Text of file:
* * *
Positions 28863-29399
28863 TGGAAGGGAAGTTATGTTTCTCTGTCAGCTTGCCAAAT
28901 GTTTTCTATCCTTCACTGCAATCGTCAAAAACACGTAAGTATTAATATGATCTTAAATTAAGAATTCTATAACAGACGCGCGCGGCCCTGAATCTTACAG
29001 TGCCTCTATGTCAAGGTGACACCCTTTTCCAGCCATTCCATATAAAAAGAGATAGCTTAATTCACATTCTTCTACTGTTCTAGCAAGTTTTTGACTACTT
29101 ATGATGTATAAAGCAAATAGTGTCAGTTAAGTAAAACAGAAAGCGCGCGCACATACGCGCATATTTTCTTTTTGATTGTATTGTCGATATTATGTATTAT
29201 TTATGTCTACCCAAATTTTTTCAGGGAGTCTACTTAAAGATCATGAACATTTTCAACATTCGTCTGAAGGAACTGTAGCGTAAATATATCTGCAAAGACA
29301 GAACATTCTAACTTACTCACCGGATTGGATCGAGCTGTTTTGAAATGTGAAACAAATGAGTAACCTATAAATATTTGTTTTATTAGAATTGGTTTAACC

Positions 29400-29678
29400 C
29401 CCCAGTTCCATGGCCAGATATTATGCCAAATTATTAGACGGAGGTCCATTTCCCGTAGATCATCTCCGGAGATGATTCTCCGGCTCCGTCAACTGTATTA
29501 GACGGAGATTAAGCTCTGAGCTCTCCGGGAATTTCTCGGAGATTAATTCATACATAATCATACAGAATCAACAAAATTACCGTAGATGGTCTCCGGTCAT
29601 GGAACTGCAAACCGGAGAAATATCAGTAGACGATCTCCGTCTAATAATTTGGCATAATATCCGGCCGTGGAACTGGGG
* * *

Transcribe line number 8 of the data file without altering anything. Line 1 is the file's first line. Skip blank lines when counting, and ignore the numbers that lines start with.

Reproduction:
Positions 29400-29678